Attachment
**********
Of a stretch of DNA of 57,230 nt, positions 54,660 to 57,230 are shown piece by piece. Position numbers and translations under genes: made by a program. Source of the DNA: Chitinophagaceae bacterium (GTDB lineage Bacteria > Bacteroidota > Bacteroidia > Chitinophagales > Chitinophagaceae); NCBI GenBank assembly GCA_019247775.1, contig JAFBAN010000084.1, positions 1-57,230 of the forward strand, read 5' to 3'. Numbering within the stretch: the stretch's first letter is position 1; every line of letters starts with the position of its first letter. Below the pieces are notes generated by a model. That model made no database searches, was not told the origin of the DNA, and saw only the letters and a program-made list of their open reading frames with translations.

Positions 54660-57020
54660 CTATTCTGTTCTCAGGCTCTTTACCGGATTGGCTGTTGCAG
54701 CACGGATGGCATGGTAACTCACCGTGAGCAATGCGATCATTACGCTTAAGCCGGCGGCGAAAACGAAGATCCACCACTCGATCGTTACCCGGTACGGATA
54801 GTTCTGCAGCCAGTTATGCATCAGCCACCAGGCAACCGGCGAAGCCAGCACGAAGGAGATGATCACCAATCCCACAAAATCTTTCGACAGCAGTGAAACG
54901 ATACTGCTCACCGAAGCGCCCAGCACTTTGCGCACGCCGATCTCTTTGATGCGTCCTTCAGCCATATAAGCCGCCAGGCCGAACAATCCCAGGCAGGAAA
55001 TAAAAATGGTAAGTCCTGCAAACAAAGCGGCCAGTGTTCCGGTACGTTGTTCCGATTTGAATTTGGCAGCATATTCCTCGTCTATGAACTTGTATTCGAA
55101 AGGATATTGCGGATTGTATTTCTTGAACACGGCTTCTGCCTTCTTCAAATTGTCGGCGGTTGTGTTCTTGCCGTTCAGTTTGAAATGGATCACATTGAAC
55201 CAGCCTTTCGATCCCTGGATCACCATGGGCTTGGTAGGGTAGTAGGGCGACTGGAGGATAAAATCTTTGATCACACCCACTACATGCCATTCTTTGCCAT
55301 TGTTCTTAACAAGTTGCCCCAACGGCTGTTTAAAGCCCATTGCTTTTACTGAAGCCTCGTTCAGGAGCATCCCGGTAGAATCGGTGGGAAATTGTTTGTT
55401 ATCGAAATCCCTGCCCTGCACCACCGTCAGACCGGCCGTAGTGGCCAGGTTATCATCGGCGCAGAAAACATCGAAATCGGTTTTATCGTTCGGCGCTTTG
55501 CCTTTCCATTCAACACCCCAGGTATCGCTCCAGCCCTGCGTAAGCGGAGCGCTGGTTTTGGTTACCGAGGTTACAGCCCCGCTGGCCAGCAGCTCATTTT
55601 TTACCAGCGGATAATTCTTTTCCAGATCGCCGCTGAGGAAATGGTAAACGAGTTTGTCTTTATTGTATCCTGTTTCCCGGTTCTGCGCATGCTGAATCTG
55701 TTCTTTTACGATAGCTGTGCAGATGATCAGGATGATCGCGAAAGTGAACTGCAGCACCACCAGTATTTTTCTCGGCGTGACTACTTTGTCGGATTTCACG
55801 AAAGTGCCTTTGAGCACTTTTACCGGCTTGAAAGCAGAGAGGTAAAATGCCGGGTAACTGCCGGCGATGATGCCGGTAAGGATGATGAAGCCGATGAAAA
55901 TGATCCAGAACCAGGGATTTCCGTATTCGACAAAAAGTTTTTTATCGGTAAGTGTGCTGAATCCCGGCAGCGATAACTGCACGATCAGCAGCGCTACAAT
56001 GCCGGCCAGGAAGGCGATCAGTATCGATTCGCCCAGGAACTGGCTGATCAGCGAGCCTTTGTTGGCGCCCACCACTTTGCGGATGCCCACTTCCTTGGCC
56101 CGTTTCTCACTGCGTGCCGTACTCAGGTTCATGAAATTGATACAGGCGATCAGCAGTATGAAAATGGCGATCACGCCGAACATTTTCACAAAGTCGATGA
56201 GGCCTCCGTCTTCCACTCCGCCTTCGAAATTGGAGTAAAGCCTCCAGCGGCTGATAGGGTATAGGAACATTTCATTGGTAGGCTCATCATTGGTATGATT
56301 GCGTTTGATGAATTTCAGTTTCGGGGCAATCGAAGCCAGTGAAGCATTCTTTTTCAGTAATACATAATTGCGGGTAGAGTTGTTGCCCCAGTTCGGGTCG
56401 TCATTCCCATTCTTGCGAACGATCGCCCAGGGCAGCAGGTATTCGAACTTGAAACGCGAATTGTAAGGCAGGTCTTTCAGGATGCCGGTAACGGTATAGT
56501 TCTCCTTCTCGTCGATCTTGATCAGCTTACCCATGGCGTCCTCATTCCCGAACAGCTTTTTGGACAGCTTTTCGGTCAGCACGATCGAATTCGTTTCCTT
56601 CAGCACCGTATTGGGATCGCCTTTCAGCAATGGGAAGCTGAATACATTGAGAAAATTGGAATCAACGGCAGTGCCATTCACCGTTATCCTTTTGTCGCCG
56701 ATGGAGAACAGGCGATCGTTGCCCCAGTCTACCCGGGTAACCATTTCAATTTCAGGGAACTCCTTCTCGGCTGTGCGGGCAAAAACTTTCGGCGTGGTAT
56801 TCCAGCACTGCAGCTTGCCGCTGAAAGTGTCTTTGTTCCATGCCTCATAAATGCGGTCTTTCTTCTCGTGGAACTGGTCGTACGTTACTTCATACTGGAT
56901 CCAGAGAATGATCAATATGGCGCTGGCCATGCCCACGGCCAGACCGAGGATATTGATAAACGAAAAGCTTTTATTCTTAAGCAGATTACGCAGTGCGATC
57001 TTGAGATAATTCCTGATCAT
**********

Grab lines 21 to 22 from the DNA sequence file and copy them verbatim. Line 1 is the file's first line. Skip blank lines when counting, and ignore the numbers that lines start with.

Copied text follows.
56401 TCATTCCCATTCTTGCGAACGATCGCCCAGGGCAGCAGGTATTCGAACTTGAAACGCGAATTGTAAGGCAGGTCTTTCAGGATGCCGGTAACGGTATAGT
56501 TCTCCTTCTCGTCGATCTTGATCAGCTTACCCATGGCGTCCTCATTCCCGAACAGCTTTTTGGACAGCTTTTCGGTCAGCACGATCGAATTCGTTTCCTT